100 Extra Cities The Size Of London
Imagine opening your morning newspaper to read the headline, “Government agrees to building a hundred new cities the size of London”.
Well that, plus 30 more cities the size of Los Angeles, is what one billion extra people looks like. From three billion of us in 1960, there are 7.5 billion today. By the middle of this century, we are set to add another two billion people to the planet.
And like a fried egg with a small yolk within a sprawling area of white, each of those cities requires much more land elsewhere to grow food. We know in Britain that about a tenth of our land surface is urban whilst 70% is devoted to agriculture. Yet, as a nation, we’re still less than two-thirds self-sufficient in feeding ourselves.
Then there’s the second population explosion: of livestock. As it stands, a billion extra people means 10 billion extra farm animals produced every year, together with all that means for land, water and soil.
Once we realise that agriculture already occupies nearly half the useable land surface of the planet – 80 per cent of which is devoted to meat and dairy – we can quickly see that our planet is under great strain.
Humanity’s footprint can be calculated as our human population multiplied by what we consume.
Using this calculation, some have suggested that action on consumption alone will be enough to save the planet.
However, there is growing recognition that policy attention is needed on all parts of the equation. Take consumption of meat and dairy as an example. In the ten years from 2006, the number of vegans in Britain rose from 150,000 to more than half a million. Impressive growth of over 300%. Until one realises that in the same ten-year period, the number of people in the country grew by five million. By implication, the increased number of vegans was far outweighed by an increase in people choosing to eat meat.
From my own studies, I conclude that humanity’s footprint equation, particularly around food, has a third component: method of production.
Since the dawn of agriculture, 10,000 years ago, farming has pretty much worked in harmony with nature.
However, the middle of the last century saw the rise of a particularly resource-intensive and damaging form of food production – factory farming.
Farm animals began disappearing from the fields into windowless sheds crammed with cages and crates. Age-old crop rotations that utilised nature’s ways of fertilising soil and controlling pests and disease gave way to monocultures doused in chemical fertilisers and pesticides.
The age of industrial agriculture was born.
Yet, it wasn’t only farm animals that started to disappear from the countryside. Wildlife too suffered steep declines that continue to this day; barn owls and hedgehogs close to home, jaguars and elephants on continents far away.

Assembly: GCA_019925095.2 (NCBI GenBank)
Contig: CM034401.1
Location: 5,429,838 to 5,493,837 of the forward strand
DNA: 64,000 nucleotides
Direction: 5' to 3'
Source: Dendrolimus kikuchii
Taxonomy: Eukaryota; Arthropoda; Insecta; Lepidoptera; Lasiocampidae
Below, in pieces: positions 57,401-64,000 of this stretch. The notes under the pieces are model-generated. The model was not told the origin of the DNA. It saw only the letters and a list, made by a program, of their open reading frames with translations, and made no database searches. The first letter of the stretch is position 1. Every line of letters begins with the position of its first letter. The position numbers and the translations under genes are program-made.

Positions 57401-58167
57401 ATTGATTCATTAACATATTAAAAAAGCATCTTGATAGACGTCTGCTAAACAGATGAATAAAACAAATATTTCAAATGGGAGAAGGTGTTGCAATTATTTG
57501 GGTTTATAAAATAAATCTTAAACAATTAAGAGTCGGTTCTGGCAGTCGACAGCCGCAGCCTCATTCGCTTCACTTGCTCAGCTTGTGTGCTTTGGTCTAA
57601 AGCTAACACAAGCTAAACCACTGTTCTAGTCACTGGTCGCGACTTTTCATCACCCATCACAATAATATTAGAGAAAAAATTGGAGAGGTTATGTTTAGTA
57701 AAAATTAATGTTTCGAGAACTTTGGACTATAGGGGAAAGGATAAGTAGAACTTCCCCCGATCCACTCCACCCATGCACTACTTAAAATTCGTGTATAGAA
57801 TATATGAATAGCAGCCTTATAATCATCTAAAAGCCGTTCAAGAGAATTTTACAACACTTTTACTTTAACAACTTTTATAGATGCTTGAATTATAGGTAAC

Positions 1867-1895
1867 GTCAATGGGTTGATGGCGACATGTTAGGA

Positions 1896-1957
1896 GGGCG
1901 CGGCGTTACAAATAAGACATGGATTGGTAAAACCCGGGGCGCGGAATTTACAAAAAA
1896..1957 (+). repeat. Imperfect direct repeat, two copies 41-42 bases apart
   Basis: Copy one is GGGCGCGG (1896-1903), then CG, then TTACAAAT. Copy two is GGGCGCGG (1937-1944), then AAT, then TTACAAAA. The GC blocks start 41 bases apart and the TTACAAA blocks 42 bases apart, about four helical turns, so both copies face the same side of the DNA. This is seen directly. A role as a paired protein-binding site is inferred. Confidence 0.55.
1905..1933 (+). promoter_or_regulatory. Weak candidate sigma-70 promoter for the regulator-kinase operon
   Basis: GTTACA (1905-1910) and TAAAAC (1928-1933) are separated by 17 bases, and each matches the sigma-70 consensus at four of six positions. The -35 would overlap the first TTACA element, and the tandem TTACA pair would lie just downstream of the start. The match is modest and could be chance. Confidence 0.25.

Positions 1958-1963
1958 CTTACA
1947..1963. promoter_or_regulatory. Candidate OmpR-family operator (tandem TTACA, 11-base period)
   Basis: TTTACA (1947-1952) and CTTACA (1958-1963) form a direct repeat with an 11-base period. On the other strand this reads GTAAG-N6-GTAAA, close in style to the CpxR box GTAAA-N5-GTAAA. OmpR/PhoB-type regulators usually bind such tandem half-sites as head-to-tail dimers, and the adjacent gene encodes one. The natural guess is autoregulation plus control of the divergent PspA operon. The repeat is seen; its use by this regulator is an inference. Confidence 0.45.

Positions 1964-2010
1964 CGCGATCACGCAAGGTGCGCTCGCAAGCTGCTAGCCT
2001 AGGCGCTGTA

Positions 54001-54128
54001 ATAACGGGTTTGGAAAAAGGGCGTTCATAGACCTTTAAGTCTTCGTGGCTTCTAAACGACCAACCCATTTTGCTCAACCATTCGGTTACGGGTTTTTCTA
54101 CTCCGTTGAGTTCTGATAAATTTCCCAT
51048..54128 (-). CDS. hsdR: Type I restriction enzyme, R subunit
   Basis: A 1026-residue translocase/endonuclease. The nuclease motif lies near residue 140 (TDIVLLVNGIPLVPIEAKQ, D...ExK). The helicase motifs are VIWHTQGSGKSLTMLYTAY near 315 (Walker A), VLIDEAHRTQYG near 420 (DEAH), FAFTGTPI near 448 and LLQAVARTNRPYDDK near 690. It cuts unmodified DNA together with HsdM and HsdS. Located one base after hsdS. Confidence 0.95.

In the last 40 years, since the widespread adoption of factory farming, the total number of wild mammals, birds, reptiles, amphibians and fish worldwide has more than halved.
That’s a shocking statistic.
And much of this decline is down to the two sides of factory farming…
The first side is where the animals are kept. Chickens taken from bushes and rangelands to be kept in cages. Mother pigs who prefer to raise their piglets in woodland edges, kept in crates so narrow they can’t turn around. Cattle taken from pastures to be confined in mega-dairies or feedlots where they are fed grain instead of grass.
What looks like a space-saving idea actually isn’t. By keeping them caged, crammed and confined, we then have to grow their feed elsewhere, on scarce arable land, using chemical pesticides and fertilisers. Factory farming’s second side.
As crop fields expand in the wake of industrialisation, so the trees, the bushes and the hedges disappear, along with wildflowers. And when they disappear, so too do the insects, and the seeds; and the birds, the bats, the bees that depend on them. Even the worms disappear, along with soil fertility, leaving little else but the crop.
Then we take this crop and feed it to factory farmed animals, losing most of the food value of that crop, in terms of calories and protein, in conversion to meat, milk and eggs. In this way, we waste enough food to feed an extra four billion people on the planet. That’s not to say an extra four billion people would be a good idea. It wouldn’t; it would be an environmental disaster. It is to say that without industrial agriculture, we could feed everyone on less farmland, not more.
Yet, instead of switching to more sustainable regenerative farming and reining in meat consumption, vested interests use growing population pressure to encourage more industrial agriculture, regardless of the fact that more than half our food is lost or wasted; with the biggest single portion of food waste on the planet being the feeding of human-edible crops to factory farmed animals.
To keep pace with this short-sighted vision, by 2050, we will need an area of extra cereal cropland the size of France and Italy combined. Up to a fifth of the world’s remaining forests are likely to be lost, including an area of tropical forest equivalent to much of Argentina.